Wednesday, January 9, 2013


© Dave Spier
There are two requirements for finding kingfishers in winter: open water and an overhanging perch, usually a tree branch. The bird's main diet is small fish retrieved by diving into the water. In warmer weather, crayfish are on the menu.

The Belted Kingfisher, Megaceryle alcyon, appears big-headed, but it's due mostly to feathers that fan into a double crest. The color is bluish-gray like its back, wing tops, and a wide "necklace." In contrast there is a white collar, belly and underwings. Females have an additional tan belly-band and flanks (sides), which might add a touch of camouflage. The kingfisher's bill is heron-like, possibly the result of convergent evolution resulting from the same prey items.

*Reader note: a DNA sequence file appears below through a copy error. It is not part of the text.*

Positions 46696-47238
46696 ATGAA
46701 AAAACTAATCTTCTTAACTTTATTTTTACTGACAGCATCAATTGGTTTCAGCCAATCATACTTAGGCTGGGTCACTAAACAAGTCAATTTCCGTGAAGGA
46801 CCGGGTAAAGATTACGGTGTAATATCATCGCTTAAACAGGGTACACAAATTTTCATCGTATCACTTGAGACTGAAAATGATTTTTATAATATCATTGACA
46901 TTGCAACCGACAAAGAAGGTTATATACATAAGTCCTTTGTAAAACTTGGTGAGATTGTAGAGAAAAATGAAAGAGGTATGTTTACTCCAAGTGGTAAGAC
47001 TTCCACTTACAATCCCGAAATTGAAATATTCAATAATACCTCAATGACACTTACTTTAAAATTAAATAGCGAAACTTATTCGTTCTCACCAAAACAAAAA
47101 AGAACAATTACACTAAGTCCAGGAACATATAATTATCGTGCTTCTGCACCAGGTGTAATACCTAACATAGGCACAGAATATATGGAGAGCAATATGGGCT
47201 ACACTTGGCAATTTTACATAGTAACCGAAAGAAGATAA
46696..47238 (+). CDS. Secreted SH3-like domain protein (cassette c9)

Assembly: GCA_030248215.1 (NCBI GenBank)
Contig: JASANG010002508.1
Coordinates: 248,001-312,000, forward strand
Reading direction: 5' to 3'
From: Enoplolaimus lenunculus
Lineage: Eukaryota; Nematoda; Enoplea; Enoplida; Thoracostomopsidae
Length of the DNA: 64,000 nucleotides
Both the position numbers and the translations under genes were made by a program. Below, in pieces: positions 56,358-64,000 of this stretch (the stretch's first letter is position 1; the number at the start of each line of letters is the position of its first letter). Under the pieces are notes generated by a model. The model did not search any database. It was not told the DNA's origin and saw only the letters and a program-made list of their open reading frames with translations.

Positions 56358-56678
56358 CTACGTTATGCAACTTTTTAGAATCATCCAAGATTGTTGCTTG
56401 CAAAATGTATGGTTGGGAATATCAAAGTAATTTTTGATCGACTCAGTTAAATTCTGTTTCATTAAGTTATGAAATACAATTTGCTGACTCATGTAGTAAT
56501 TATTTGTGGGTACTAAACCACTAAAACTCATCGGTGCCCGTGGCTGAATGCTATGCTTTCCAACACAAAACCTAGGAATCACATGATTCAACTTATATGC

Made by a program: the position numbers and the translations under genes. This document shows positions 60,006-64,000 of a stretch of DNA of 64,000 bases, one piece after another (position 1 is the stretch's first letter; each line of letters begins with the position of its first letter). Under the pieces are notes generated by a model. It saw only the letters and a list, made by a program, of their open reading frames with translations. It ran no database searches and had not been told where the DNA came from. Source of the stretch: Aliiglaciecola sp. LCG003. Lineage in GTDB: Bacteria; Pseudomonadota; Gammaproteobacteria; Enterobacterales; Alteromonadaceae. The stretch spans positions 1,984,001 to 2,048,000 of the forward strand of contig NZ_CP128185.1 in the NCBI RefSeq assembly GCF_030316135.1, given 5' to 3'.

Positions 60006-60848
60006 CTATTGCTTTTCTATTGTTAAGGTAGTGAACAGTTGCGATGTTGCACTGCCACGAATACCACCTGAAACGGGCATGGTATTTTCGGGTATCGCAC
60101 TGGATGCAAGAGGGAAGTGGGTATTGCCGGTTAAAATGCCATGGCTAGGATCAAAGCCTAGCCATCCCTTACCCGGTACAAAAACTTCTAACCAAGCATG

Unless you're anticipating a kingfisher, chances are your first clue to its presence is the loud "rattling" call as it flies away. You can listen to a recording of this sound on the All About Birds website, which also has a range map and information on behavior, habitats and summer nesting. (Kingfishers dig a tunnel into sand banks or muddy stream banks to hide their nest. The deepest can be eight feet long.)

The interactive eBird range map indicates that Belted Kingfishers have been recorded in all 50 states plus much of Canada, Mexico, Central America and the Caribbean. Nearly a hundred other kingfisher species are found in mainly tropical regions around the world.

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